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Diocese of Cashel, Ferns and Ossory

Bishop’s February 2023 Reflection – Blessed with cathedrals

Dear friends

It is sometimes observed that any new Bishop of Cashel, Ferns and Ossory must undergo more cathedral enthronement services than any other bishop in the Anglican Communion. Whether that is true or not, I can’t comment. Certainly, in this diocese we have more cathedrals which are open each Sunday for public worship, that any other diocese in these islands. I think that is part of the charm of living here.

As I compose this letter, I am preparing for the last three of my six enthronements. By the first Sunday in February, when the hard copy of this magazine is available in pews and church porches, I will be completing my pilgrimage by ending up in St Canice’s Cathedral in Kilkenny.

We are blessed to have six wonderful cathedrals in the Diocese, each with its own particular charm. Waterford and Cashel are both Georgian and so exhibit the elaborate plasterwork and bright open dimensions of church architecture which was heavily influenced by the Enlightenment thought of the time. There is the elegant slim spire of St Carthage’s Cathedral in Lismore which draws you in to its interesting interior. Through periods of dilapidation and repair over the centuries, it has evolved to its present largely nineteenth century form. St Edan’s Cathedral in Ferns is also distinctive, despite its more modest size. Nestled in an ancient site and surrounded by the fragments of a much larger complex of church buildings, its history is evident today. The adjoining chapter house gives it an added dimension of interest. St Laserian’s Cathedral in Old Leighlin also occupies a site of great antiquity. It is an historic gem which has been successfully adapted over the years to the needs of contemporary worship and hospitality. Last, but by no means least, there is St Canice’s Cathedral in Kilkenny with its massive and imposing dimensions, medieval monuments, and impressive round tower.  It is good to see that it is open to welcome all, not only on Sundays, but during the week too.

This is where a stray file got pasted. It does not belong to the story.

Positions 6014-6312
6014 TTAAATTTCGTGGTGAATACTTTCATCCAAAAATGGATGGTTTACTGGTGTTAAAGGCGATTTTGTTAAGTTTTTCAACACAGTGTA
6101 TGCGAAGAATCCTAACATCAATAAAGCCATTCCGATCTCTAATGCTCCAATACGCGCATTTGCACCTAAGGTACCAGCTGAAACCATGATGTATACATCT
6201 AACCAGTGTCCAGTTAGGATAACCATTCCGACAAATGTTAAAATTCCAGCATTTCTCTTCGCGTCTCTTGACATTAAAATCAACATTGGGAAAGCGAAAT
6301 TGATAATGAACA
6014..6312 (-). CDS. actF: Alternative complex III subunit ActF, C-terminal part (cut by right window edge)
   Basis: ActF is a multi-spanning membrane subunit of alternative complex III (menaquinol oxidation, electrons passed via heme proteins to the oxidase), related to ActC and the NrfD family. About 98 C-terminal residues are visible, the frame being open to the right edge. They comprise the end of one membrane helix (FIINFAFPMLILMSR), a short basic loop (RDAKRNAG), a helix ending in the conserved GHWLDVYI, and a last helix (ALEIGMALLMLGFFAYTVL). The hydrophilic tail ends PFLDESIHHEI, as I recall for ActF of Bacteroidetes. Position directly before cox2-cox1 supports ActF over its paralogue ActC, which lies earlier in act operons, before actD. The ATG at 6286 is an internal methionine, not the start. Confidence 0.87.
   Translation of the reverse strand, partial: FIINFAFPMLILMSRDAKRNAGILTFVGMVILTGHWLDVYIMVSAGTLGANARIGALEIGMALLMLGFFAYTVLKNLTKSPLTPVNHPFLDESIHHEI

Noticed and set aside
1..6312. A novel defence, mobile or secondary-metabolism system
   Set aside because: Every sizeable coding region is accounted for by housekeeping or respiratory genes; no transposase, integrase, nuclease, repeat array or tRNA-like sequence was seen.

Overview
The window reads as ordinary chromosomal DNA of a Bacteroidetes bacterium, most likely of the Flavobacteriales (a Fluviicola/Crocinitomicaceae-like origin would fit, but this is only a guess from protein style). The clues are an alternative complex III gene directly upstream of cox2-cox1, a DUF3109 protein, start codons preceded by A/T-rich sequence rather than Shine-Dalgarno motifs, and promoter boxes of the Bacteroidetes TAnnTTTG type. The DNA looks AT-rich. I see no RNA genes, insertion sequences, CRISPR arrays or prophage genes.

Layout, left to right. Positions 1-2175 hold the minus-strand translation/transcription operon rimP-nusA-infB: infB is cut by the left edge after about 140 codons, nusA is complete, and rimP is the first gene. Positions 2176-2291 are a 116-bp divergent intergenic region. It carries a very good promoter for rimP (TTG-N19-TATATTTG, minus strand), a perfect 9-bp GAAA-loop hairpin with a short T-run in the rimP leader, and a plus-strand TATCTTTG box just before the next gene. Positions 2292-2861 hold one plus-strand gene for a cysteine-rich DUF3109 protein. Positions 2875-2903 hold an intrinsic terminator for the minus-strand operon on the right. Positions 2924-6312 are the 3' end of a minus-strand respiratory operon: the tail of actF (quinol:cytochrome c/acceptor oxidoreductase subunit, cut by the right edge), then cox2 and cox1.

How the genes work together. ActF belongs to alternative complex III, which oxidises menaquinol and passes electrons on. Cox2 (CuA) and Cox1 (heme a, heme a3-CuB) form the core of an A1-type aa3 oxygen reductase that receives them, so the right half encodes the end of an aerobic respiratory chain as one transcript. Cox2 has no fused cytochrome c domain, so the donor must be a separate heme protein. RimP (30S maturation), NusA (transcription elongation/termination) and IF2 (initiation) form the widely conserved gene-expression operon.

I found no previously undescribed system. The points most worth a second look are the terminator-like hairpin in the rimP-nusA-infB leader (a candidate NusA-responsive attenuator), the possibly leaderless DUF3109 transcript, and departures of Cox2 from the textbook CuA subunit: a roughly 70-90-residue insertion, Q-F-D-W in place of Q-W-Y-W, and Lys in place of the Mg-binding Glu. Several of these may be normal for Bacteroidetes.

Cathedrals have an attractiveness which draws people in. They are places of significance, where Christian worship has been carried on for many centuries. They have both an enduring quality and a sense of sacred space. Some visitors may be tourists, others will be visiting out of historical interest but many others will be pilgrims and worshippers. One of the advantages of living so close to St Canice’s is having the opportunity to bump into some of these visitors. Very often when they see a clerical collar, the conversation may move past the antiquarian or social, to subjects of more substance and spirituality. But it doesn’t have to.

So let us continue to value our six cathedrals. They may often function as parish churches but due to their history and status they are often required to reach beyond the parochial. I salute our six cathedral deans, who with imagination and creativity, serve the needs of this Diocese and the wider community. I also thank them for all they have done to ensure that the six enthronements in recent months, were diocesan and community events of spirituality and celebration which drew people in. These services also afforded me the opportunity to meet some people from every corner of this dispersed Diocese as I enjoyed hospitality afterwards. For this I am very grateful.